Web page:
DENHAM SPRINGS — An effort is underway to bring after-school and summer programming to kids here, something school principals say is badly needed.
Local officials, educators and business people are in talks with the Boys & Girls Club of Greater Baton Rouge to expand the organization to Denham Springs.
Boys & Girls Clubs typically offer tutoring, sports, creative activities and free meals for students ages 6 to 18. Their aim is to help young people achieve better outcomes in life, including by graduating high school on time.
"I think it would be great for our students to have a place to go after school hours. Because many of the times, they're going home to empty houses," said Gail DeLee, principal of Denham Springs Elementary School.
The idea for a Boys & Girls Club in Denham Springs emerged out of the community meetings held after the August 2016 flood, which inundated this city of 10,000.
“As we recover from this devastating event that we had almost two years ago now, we just have to make sure the kids know that Denham is safe, they have good schools to go to and any needs they have, we're here for them to help in any way that we can," said Mayor Gerard Landry.
A loose group of stakeholders from Denham Springs met Thursday morning with the head of the Baton Rouge organization and a representative from the national group.
They decided to call the nascent program the Boys & Girls Clubs of Livingston Parish and form a steering committee.
The name gives the group the ability to expand from Denham Springs to the rest of the parish and to raise funds from some of the larger, industrial businesses along Interstate 12, said Margot May, publisher of The Livingston Business Journal.
Pat Van Burkleo, president of the Greater Baton Rouge organization, said the organization would be the first offshoot of the Baton Rouge-based nonprofit. It would share overhead costs and a board of directors with the main organization, while having its own programs and funds, he said.
The main task before the steering committee will be to develop a business plan.
The biggest question that plan will have to answer is where to base the program. Boys & Girls Clubs can be located in schools, standalone buildings or leased spaces, such as churches, Van Burkleo said.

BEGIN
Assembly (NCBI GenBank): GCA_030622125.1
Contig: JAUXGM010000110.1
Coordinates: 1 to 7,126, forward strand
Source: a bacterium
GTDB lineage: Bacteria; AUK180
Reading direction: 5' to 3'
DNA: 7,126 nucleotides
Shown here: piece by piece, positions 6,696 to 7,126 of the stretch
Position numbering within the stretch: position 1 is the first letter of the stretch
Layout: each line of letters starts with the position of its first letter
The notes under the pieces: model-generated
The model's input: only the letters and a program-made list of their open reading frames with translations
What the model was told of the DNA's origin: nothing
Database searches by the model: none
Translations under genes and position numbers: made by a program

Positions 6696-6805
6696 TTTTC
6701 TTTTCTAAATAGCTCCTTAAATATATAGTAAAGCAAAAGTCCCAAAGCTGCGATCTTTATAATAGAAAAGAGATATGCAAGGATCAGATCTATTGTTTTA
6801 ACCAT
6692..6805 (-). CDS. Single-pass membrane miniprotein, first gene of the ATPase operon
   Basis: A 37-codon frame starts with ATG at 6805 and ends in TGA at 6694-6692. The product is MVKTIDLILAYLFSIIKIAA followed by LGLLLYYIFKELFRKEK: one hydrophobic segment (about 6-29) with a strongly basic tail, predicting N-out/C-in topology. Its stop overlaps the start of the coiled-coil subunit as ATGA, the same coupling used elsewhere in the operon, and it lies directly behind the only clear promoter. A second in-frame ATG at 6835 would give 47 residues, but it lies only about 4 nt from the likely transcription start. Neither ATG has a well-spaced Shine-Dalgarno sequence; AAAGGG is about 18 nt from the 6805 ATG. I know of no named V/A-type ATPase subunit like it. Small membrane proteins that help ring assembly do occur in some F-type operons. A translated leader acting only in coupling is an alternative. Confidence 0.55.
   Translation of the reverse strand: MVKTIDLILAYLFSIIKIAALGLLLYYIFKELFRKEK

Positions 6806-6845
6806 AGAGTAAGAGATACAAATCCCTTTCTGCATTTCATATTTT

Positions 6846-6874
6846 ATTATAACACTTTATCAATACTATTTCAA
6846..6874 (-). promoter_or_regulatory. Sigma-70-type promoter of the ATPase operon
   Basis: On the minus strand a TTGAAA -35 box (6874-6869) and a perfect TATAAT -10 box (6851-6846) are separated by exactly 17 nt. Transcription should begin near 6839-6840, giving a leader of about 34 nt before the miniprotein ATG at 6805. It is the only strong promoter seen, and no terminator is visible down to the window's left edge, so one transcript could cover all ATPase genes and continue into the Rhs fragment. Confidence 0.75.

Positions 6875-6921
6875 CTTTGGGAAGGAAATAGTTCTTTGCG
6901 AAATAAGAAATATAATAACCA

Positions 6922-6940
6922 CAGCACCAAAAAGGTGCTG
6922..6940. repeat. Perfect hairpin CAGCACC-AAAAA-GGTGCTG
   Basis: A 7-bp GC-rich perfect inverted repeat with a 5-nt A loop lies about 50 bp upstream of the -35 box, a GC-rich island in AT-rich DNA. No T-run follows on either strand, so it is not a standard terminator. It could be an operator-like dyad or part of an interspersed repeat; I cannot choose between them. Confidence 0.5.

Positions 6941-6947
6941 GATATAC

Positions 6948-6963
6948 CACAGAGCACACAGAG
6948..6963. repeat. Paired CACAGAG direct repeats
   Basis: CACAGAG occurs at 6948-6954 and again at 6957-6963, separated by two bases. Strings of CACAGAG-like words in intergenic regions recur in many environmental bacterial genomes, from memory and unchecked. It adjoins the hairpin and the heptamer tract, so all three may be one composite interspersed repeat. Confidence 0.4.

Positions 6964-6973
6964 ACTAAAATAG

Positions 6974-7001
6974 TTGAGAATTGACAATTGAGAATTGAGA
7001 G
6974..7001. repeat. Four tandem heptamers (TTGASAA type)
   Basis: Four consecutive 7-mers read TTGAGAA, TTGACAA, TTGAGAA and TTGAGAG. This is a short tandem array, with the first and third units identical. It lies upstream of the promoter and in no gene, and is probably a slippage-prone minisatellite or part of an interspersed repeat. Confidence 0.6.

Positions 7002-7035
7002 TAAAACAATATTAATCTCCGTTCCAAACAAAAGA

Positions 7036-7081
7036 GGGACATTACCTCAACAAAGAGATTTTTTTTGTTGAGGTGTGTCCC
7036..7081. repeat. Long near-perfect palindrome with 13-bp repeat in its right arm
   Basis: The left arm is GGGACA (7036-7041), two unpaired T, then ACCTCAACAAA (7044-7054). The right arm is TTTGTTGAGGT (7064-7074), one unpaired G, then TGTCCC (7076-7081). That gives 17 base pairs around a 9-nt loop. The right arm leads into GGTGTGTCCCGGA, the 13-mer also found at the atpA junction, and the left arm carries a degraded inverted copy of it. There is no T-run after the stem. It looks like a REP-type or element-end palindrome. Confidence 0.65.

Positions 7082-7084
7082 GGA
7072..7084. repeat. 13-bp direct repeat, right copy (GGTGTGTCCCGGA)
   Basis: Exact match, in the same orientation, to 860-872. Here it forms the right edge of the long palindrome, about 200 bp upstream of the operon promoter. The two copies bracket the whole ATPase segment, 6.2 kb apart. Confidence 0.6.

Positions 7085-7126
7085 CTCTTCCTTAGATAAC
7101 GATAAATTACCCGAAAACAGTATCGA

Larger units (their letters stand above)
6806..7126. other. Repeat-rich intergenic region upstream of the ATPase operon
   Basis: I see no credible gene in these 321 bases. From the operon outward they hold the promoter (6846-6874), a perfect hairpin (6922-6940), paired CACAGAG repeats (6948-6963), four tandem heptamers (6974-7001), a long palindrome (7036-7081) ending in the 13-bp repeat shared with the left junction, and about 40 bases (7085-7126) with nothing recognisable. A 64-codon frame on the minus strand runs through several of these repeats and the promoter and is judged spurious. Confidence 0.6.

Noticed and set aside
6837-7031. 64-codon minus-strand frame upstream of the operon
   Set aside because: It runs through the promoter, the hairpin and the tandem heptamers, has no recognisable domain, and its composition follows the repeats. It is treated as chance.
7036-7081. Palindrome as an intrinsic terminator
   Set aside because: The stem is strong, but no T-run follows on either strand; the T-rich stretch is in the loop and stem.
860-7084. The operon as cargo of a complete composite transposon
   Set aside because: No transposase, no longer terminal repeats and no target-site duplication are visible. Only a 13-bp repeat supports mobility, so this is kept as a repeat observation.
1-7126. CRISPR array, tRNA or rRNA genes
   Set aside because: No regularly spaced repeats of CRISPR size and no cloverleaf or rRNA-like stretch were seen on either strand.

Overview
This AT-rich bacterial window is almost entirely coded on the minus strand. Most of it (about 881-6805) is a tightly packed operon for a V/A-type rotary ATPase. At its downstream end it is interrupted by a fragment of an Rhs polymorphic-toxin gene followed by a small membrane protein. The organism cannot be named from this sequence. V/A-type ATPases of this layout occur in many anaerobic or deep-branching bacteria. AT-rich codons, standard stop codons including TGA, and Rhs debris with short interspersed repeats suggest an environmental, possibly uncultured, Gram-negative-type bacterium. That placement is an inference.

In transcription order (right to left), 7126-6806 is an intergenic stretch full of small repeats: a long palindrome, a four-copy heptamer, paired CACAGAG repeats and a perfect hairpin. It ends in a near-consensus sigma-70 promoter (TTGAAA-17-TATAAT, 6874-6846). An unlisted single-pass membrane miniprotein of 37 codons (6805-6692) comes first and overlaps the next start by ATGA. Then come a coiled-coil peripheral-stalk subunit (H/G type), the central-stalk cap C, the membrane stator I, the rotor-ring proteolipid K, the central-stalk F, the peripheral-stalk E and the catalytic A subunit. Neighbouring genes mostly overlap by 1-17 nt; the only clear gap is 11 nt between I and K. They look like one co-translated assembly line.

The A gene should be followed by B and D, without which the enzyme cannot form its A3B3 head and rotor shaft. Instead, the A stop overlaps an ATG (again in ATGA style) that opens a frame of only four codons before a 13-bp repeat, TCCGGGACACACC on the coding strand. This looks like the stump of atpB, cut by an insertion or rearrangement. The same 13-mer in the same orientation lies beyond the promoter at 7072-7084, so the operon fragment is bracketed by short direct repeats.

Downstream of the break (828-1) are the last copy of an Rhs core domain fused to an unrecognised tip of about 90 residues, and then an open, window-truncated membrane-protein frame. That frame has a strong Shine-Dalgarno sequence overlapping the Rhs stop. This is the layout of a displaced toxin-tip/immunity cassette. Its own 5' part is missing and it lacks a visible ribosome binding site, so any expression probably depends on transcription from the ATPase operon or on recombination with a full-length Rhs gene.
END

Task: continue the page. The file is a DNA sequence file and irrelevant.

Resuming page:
The Baton Rouge organization is school-based, meaning the activities happen in the classrooms after school lets out and over the summer. The perk of a program like this is more kids will stay involved, because they can go directly from class, but it also means fewer kids have access, Van Burkleo said.
Arthur Perkins, a retired school principal and long-time former city council member, suggested using the L.M. Lockhart Center, a former school managed by Parks & Recreation of Denham Springs. It is used for special events, and Perkins said he runs a summer program there.
Another option the group agreed to explore is using is the Juban Parc schools.
The steering committee will also have to figure out how to manage food, transportation and staffing.
Julie Dugas, principal of Freshwater Elementary School, said the logistics of making the program happen will be tough, but she thinks it is possible and needed.
"To have something, to have a program during the summer to keep them involved and to keep them participating. They absolutely need that," Dugas said.
Van Burkleo said a Boys & Girls Club would be able to work with existing service organizations, including Kiwanis and Rotary.
"We usually find when a community this size has a Boys and Girls Club, it really is a catalyst for lots of volunteers and lots of activity going on," Van Burkleo said.
The next planning meeting is scheduled for April 12 at 8 a.m. at Denham Springs City Hall.
Follow Caroline Grueskin on Twitter, @cgrueskin.